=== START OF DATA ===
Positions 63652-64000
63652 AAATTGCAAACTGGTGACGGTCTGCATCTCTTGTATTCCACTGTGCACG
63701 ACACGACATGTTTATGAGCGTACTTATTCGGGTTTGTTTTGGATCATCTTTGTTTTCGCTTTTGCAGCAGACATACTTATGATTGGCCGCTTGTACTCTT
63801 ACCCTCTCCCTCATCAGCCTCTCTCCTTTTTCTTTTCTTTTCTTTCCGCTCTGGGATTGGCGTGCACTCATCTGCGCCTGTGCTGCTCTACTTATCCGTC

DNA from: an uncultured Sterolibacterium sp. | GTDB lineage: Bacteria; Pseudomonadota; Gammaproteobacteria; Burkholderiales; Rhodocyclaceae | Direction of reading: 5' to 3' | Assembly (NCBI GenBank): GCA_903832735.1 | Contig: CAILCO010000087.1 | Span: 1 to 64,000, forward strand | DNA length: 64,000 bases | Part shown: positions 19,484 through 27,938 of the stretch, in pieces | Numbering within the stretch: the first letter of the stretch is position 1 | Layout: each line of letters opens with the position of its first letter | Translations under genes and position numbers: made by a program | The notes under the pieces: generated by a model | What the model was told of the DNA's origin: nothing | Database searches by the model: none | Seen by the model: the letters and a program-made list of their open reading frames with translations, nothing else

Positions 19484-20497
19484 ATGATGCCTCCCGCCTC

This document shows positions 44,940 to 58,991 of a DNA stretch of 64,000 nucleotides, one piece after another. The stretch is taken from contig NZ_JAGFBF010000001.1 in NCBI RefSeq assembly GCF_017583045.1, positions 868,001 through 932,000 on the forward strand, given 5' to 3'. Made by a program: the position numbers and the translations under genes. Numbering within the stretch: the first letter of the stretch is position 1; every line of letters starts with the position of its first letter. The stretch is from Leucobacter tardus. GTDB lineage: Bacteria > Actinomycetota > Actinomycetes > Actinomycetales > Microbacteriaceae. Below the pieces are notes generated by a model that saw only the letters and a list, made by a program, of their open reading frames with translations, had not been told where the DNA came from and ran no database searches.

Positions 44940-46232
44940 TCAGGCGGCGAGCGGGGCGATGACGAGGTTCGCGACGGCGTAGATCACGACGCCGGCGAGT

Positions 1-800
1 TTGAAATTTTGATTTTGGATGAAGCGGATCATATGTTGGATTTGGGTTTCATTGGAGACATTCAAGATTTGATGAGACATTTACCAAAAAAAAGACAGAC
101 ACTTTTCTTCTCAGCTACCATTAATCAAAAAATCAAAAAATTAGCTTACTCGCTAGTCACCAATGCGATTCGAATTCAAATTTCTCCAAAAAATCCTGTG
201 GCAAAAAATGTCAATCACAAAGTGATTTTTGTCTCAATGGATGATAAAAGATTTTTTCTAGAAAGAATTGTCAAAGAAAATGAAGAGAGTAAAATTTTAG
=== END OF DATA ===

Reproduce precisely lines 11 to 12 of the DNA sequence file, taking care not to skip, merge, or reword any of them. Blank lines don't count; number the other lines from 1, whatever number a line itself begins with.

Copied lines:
Positions 1-800
1 TTGAAATTTTGATTTTGGATGAAGCGGATCATATGTTGGATTTGGGTTTCATTGGAGACATTCAAGATTTGATGAGACATTTACCAAAAAAAAGACAGAC